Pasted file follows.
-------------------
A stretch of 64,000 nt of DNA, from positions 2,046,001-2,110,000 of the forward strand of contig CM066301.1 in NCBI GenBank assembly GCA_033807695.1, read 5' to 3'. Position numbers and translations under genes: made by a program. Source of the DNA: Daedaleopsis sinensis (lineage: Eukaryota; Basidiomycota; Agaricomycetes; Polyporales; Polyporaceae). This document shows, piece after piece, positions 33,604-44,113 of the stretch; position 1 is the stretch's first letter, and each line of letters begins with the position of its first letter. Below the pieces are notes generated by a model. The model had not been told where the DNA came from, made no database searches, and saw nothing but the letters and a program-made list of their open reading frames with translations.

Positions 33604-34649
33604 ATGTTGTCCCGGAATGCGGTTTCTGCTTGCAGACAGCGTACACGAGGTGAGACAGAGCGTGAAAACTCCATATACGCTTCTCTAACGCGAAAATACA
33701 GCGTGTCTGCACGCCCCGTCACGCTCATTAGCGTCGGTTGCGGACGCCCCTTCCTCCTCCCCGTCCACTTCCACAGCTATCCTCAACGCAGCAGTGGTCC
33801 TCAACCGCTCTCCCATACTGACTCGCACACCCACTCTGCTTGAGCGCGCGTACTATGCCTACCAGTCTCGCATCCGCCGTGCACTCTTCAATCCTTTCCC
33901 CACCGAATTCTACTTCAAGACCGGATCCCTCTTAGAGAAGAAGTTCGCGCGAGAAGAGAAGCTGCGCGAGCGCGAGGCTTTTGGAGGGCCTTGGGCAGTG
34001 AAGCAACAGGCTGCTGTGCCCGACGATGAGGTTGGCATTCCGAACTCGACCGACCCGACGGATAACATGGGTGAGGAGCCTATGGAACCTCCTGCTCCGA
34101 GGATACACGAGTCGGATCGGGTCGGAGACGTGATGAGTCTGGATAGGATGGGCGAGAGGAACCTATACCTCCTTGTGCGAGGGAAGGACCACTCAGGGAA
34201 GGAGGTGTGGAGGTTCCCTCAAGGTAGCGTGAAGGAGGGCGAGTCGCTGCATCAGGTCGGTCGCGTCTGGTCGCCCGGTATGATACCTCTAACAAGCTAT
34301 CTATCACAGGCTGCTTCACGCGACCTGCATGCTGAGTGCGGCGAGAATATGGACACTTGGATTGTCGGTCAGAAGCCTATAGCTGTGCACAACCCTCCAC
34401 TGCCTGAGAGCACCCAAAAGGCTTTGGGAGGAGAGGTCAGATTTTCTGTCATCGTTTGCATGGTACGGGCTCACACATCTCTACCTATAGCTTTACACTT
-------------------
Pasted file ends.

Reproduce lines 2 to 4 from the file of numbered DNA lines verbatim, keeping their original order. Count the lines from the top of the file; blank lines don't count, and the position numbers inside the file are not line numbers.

Positions 33604-34649
33604 ATGTTGTCCCGGAATGCGGTTTCTGCTTGCAGACAGCGTACACGAGGTGAGACAGAGCGTGAAAACTCCATATACGCTTCTCTAACGCGAAAATACA
33701 GCGTGTCTGCACGCCCCGTCACGCTCATTAGCGTCGGTTGCGGACGCCCCTTCCTCCTCCCCGTCCACTTCCACAGCTATCCTCAACGCAGCAGTGGTCC